Wall Street is telling investors to buy Advanced Micro Devices shares any time they fall. Analysts believe the chip maker’s second-quarter financial results show increasing long-term value despite the current difficulties in the personal-computer market.
) reported better-than-expected earnings, but forecast slightly less revenue than analysts estimated for the September quarter, citing rapidly deteriorating demand for computers. On a conference call to discuss the earnings, management reduced its forecast for sales across the PC industry, saying it now expects the market to shrink by a percentage in the “mid teens” percent this year, versus its prior estimate of a“high-single digit” decline.
Rosenblatt analyst Han Mosesmann reiterated a Buy rating for AMD stock with a target of $200 for the price, a call that implies the shares could double. AMD shares fell 1.5% to $97.79 in early trading Wednesday.
“We like the setup going forward,” he wrote. “On potential weakness on macro-PC issues today we would back up the truck as a planetary alignment never seen in Silicon Valley is approaching the x86 world,” pointing to the possibility that AMD could gain market share from Intel (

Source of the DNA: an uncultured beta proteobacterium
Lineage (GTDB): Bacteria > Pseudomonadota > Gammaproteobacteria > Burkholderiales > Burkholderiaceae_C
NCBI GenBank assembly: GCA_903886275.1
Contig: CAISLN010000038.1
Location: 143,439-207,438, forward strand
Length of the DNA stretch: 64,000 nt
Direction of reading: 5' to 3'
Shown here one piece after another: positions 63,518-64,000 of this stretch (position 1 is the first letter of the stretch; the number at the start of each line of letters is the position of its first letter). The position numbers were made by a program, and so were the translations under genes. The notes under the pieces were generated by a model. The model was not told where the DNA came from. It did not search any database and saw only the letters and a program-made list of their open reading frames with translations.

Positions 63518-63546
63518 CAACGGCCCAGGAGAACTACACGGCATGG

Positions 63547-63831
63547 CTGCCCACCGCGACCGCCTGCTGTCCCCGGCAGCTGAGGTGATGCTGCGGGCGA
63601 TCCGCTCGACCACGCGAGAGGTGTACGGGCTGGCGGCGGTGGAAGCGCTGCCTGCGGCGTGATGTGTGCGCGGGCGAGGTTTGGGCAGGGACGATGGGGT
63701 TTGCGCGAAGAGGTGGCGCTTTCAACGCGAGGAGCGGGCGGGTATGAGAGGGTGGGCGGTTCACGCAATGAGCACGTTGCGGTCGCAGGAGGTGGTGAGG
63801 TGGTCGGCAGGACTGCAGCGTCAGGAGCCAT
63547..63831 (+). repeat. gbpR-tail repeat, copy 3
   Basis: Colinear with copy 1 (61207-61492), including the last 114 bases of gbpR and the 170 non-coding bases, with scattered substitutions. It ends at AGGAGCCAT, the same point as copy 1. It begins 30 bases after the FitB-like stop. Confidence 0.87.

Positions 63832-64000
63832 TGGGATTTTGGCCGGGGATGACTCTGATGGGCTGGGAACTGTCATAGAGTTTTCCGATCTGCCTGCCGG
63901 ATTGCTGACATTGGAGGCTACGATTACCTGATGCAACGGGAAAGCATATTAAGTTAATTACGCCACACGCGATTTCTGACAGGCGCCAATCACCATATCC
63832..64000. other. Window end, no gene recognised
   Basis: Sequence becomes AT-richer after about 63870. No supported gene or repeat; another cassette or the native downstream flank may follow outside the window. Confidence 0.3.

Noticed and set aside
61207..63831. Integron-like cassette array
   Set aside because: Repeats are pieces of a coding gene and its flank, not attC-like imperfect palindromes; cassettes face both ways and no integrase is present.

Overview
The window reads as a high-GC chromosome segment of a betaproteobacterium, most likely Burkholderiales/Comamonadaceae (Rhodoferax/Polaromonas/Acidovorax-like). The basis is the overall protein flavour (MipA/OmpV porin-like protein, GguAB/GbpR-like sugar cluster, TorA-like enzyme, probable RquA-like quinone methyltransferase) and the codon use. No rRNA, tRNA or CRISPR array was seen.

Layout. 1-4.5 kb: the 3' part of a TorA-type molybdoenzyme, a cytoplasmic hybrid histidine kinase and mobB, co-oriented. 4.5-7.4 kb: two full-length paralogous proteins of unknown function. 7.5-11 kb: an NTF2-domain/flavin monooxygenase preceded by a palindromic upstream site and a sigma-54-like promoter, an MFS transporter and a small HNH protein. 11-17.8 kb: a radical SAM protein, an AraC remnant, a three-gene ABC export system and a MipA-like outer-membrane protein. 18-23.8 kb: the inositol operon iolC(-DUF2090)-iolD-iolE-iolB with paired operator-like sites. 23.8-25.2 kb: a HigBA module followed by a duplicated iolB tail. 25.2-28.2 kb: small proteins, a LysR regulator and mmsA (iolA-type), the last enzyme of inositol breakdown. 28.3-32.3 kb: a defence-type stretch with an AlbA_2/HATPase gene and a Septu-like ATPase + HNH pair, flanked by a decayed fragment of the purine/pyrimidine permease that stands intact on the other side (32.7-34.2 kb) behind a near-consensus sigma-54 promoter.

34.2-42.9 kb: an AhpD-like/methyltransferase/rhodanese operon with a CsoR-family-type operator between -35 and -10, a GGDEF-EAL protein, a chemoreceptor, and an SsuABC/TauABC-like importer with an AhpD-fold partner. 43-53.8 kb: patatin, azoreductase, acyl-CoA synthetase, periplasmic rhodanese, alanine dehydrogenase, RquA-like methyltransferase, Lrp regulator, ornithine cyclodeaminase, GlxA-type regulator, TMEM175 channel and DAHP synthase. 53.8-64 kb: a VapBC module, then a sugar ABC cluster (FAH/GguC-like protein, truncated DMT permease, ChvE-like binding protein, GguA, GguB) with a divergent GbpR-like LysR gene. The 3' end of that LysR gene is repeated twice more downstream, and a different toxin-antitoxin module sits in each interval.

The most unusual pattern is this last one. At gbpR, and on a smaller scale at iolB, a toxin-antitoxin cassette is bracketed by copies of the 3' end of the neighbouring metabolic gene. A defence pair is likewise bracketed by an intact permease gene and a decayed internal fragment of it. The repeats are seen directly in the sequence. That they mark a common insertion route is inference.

) with superior products. Even Intel has said it is likely to lose share for high-end server chips.
Both AMD and Intel use the x86 chip architecture in making the processors that act as the main computing brains for PCs and servers.
Bernstein analyst Stacy Rasgon is also confident in AMD’s ability to take significant share from its main rival. He reaffirmed his Outperform rating and $135 price target for the company.
“AMD is weathering a PC market in apparent free fall significantly better than their larger competitor did last week, and in that light we don’t view outlook here as hugely negative,” he wrote. “The long term story still looks really good, with a wide-open window on the back of Intel’s continued roadmap delays and pushouts and solid market exposure.”
There was clear evidence in the June quarter of a large shift in market share between the two competitors in the market for high-end server chips. AMD’s second-quarter revenue from its data-center segment grew 83% from a year earlier, while
last week reported a 16% sales drop for its data-center server unit over the same period.
It has been a tough year generally for chip stocks because investors have been concerned about a slowdown in demand for chips and the weakening global economy. AMD shares have fallen by roughly 32% this year, while the
iShares Semiconductor ETF
(SOXX), which tracks the performance of the ICE Semiconductor Index, has declined 24%.
But if analysts are right about AMD’s prospects for taking business away from Intel, it will bode well for the company’s stock price when the current big-picture downturn ends.
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